The roots of the Kirstenbosch Branch of the Botanical Society go back more than 100 years.

 It all started on 15 June 1913, when at a public meeting in Cape Town, it was resolved to form a Botanical Society to raise funds to develop a space for nature in Cape Town – to be known as the Kirstenbosch National Botanical Garden. As such, the Kirstenbosch Branch became the first branch of this national civil society organisation, known as BotSoc, although it was not formally called a branch at that stage.

Just under a month later, on 13 July 1913 the Kirstenbosch Estate was handed over to an established board of trustees. It was their task to establish the garden, led by the first director, Professor Harold Pearson.

Getting creative in World War I

When World War I became a reality, BotSoc volunteers had to continue to drive the development of Kirstenbosch, at a time when funds simply weren’t available. They got creative, with volunteers collecting firewood, acorns and soil, which they sold to help fund the garden’s creation.

Even in 1914, it was recognised that the Kirstenbosch National Botanical Garden would become one of the most impressive botanic gardens in the world – thanks to the work of the BotSoc volunteers.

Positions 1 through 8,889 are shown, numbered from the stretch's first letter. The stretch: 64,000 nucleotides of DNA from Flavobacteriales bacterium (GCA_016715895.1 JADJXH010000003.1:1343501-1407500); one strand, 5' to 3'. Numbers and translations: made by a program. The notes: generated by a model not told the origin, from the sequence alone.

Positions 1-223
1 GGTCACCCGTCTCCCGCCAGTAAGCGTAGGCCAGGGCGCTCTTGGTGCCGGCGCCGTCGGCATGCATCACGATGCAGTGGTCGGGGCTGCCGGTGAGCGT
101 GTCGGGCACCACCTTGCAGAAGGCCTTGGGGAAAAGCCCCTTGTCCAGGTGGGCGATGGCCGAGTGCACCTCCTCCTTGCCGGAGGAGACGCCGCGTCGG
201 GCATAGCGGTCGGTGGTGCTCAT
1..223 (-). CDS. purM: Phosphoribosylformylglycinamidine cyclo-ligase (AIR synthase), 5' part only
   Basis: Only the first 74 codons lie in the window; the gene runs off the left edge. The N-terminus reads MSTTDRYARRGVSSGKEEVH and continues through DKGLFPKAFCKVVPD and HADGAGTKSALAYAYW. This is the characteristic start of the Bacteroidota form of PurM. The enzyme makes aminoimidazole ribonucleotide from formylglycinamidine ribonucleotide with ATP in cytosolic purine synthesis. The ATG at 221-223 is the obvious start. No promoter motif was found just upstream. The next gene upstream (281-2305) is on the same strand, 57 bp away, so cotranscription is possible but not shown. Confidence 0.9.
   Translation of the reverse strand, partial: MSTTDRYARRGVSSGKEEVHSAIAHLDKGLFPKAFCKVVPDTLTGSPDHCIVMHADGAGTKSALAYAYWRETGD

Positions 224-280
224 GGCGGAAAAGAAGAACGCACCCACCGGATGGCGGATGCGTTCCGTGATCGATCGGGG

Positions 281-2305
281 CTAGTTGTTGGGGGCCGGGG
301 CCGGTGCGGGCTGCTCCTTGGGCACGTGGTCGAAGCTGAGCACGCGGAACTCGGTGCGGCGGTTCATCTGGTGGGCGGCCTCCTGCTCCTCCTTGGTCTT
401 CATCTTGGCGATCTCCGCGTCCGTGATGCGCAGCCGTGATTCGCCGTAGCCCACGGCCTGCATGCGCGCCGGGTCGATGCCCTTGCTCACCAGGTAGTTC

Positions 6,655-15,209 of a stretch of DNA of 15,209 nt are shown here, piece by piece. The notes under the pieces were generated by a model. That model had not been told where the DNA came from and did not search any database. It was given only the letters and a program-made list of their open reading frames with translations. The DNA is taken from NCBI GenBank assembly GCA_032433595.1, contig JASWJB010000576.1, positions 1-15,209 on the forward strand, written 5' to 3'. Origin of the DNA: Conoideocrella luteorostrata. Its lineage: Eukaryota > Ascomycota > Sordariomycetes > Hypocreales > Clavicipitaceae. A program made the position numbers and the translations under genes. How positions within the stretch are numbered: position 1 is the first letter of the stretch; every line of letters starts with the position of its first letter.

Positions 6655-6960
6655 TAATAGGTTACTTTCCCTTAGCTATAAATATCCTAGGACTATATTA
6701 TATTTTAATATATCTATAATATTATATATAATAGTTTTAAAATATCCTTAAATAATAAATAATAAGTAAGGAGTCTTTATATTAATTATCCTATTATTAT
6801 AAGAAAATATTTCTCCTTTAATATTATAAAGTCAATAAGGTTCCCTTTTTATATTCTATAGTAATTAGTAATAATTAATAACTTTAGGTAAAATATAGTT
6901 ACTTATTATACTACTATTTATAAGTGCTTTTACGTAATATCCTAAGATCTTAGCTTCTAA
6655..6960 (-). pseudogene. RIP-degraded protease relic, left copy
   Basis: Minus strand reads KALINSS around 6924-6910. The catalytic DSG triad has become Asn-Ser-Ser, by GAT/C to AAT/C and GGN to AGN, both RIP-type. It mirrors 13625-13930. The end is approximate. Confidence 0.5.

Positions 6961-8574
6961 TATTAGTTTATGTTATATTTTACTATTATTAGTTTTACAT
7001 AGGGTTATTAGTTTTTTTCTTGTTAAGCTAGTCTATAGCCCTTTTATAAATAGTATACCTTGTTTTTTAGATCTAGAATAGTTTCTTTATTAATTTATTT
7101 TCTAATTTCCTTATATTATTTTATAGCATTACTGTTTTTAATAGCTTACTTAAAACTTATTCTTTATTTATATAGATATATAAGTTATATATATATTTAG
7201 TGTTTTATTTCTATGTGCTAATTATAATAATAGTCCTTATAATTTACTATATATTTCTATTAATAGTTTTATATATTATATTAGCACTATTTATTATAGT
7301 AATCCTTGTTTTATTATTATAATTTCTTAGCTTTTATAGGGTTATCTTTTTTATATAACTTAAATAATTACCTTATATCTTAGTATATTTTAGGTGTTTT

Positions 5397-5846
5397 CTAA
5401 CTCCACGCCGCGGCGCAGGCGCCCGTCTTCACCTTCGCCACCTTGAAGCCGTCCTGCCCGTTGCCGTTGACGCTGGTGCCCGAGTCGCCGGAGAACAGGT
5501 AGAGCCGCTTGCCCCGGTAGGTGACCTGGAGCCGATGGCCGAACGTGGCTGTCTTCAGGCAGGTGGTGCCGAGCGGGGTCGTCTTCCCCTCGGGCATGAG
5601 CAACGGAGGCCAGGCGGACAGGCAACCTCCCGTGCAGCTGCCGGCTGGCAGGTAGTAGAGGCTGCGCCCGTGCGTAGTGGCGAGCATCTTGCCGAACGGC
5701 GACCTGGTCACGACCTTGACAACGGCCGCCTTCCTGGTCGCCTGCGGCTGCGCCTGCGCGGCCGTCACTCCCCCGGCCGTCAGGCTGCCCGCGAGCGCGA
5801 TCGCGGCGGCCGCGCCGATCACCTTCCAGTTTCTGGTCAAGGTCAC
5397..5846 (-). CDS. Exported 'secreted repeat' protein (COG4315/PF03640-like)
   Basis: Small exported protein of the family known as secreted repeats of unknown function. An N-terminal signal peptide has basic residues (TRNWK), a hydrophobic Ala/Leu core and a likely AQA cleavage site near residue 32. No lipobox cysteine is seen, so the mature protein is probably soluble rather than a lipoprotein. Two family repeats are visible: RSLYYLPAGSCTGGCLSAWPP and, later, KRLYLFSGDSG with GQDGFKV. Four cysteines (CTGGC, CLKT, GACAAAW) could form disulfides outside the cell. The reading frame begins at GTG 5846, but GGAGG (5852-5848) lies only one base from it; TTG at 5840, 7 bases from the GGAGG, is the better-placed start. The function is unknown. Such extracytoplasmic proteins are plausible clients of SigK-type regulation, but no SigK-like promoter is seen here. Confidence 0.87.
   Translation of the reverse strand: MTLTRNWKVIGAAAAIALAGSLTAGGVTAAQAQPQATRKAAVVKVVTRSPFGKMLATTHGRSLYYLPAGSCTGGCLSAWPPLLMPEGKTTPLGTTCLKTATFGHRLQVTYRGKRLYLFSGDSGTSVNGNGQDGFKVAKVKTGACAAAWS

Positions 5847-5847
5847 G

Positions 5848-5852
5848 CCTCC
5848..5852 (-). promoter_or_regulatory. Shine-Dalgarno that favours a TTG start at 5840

Preventing unsustainable harvesting

In 1939, BotSoc took on a new role: that of law enforcer. This lasted until 1951 – where BotSoc supported the promulgation and enforcement specifically of laws against unsustainable harvesting of wildflowers. This was later transferred to the Western Cape Department of Nature Conservation, today known as CapeNature.

In another milestone on our journey, the Kirstenbosch Branch of the Botanical Society separated its operations from the BotSoc national office in 1985 – the official launch date of the Kirstenbosch Branch.

An independent NGO

During 2021 the Kirstenbosch Branch, in terms of its Constitution adopted in 2019, became an independent registered non-profit organisation (NPO no 250-726) and a registered Public Benefit Organisation (PBO). As a separate legal entity, we therefore manage our own financial and operational affairs.

However, while independent we still subscribe to and support the objectives of the mother body, The Botanical Society of South Africa. And it’s our mandate to raise funds for capital development at Kirstenbosch Botanical Garden, one of the ten national gardens managed by the South African National Biodiversity Institute (SANBI).




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